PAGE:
Given a program that requires some parameters, e.g. program -in file.in -out file.out, what would be the simple-most approach to write a bash script that could be called with or without any of these parameters and use default values for each?

script -in otherfile would run program -in otherfile -out file.out,
script -out otherout -furtherswitch would run program -in file.in -out otherout -furtherswitch etc.

4 Answers 4


A default value is easy to define in Bash:

foo="${bar-default}" # Sets foo to the value of $bar if defined, "default" otherwise
foo="${bar:-default}" # Sets foo to the value of $bar if defined or empty, "default" otherwise

To process your parameters, you can use a simple loop:

while true
    case "${1-}" in
            shift 2
            shift 2

program -in "${infile-otherfile}" -out "${outfile-otherout}" "$@"

Useful reads:

I also recommend using getopt instead, because it is able to handle many special cases which would very quickly complicate and clutter your code (Non-trivial example).

  • Thanks! A while $# -gt 0 (or similar) and *) others="${others-} $1"; shift 1 ;; would survive other parameters before the default-able ones. But maybe I should learn getopt instead... Feb 7, 2013 at 11:12
  • Of course I could also simply write a python script... Feb 7, 2013 at 11:24

l0b0's answer shows how to set a default value through assignment and checking another variable's state (although, of course, you can also do this operating on the same variable you are assigning to), but there is a more concise way to do the same thing:

: "${foo=bar}" # $foo = bar if $foo is unset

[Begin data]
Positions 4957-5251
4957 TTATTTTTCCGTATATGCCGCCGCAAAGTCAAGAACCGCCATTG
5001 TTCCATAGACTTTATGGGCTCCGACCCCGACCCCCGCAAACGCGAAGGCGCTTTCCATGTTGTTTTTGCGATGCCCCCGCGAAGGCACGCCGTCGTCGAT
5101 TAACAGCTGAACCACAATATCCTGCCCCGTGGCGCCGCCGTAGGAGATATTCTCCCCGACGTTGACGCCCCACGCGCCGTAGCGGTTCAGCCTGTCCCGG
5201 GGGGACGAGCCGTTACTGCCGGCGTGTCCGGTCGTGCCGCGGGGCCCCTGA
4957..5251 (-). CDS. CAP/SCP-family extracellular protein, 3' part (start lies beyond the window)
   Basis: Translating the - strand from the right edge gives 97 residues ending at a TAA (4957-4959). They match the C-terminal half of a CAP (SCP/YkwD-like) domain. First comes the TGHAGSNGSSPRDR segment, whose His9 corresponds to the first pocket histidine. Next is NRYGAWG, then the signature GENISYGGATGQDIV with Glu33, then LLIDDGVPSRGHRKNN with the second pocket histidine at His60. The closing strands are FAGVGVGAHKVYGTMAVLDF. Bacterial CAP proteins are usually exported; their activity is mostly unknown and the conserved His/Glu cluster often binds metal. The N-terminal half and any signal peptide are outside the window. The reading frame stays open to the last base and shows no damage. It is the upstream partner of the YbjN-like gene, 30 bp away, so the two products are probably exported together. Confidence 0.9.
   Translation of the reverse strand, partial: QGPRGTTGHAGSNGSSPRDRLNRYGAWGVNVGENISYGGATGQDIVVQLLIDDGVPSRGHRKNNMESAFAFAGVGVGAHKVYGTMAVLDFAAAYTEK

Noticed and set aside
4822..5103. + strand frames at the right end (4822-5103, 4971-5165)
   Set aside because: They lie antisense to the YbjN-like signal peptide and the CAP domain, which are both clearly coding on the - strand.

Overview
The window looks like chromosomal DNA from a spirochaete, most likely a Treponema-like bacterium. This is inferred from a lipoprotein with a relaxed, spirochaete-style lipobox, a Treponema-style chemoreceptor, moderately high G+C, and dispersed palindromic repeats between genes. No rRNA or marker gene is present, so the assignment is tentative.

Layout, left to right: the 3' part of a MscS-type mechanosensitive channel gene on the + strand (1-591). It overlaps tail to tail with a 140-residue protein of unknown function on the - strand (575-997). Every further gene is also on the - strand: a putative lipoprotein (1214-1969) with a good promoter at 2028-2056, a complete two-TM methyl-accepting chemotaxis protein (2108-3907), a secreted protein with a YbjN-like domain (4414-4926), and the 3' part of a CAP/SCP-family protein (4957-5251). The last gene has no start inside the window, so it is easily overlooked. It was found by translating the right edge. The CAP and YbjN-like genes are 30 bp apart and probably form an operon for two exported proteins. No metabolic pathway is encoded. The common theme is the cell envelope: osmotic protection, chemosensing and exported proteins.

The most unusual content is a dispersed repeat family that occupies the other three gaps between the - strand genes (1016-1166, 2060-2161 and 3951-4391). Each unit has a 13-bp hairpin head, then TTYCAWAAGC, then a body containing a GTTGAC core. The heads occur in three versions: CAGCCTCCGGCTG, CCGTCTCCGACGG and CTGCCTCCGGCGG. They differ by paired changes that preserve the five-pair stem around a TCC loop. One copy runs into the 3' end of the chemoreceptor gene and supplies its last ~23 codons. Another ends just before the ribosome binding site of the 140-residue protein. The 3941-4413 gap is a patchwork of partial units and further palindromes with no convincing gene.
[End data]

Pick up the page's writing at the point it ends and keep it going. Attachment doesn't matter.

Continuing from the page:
: "${foo:=bar}" # $foo = bar if $foo is unset or empty
  • Pass all parameters ($*) passed to script to program too
  • Check each parameter you interested, if it's already in parameters passed, then ignore it. otherwise use default parameter value

Sample code

interested_parameter_names=(-in -out)
default_parameter_values=(file.in file.out)

cmd="$program $*"

for ((index=0; index<${#interested_parameter_names[*]}; index++))
    if [ "${*#*$param}" == "$*" ]   # if $* not contains $param
        cmd="$cmd $param $default_value"

echo "command line will be:"
echo "$cmd"

echo "execute result:"

You can easily add more default parameters/values by add more array element in $interested_parameter_names and $default_parameter_values

Sample output

$ ./wrapper.sh -in non-default.txt -other-params
command line will be:
echo -in non-default.txt -other-params -out file.out

execute result:
-in non-default.txt -other-params -out file.out


When passing parameters which contains space, it should be escaped by \, not just quoted them. Example:

./script -in new\ document.txt
  • Neat! I think the quotes issue can be solved by using $@ instead of $*. What does ${*#*$param} do? Feb 7, 2013 at 11:23
  • @TobiasKienzler, "${*#*$param}" == "$*" is used to check if $* NOT contains $param, it's Remove Smallest Prefix Pattern parameter expansion. Feb 7, 2013 at 11:28
  • 1
    ./script -in new\ document.txt would not work, and there's not way to make it work with that flawed approach. By concatenating the arguments into a string, you're losing the information about how those arguments are separated. Feb 7, 2013 at 13:02

You have two ways, as usual, simple and hard. Simple is to use inner variables, for example

program -in otherfile -out file.out

Here variable are

$0 = The script name
$1 = -in
$2 = otherfile, etc.

The Hard way is to use getopt, more information you can find here.

  • Using $1 etc will fail if I omit parameters, and manually parsing them would be annoying. Is there no midway between that and getopt? Feb 7, 2013 at 10:23

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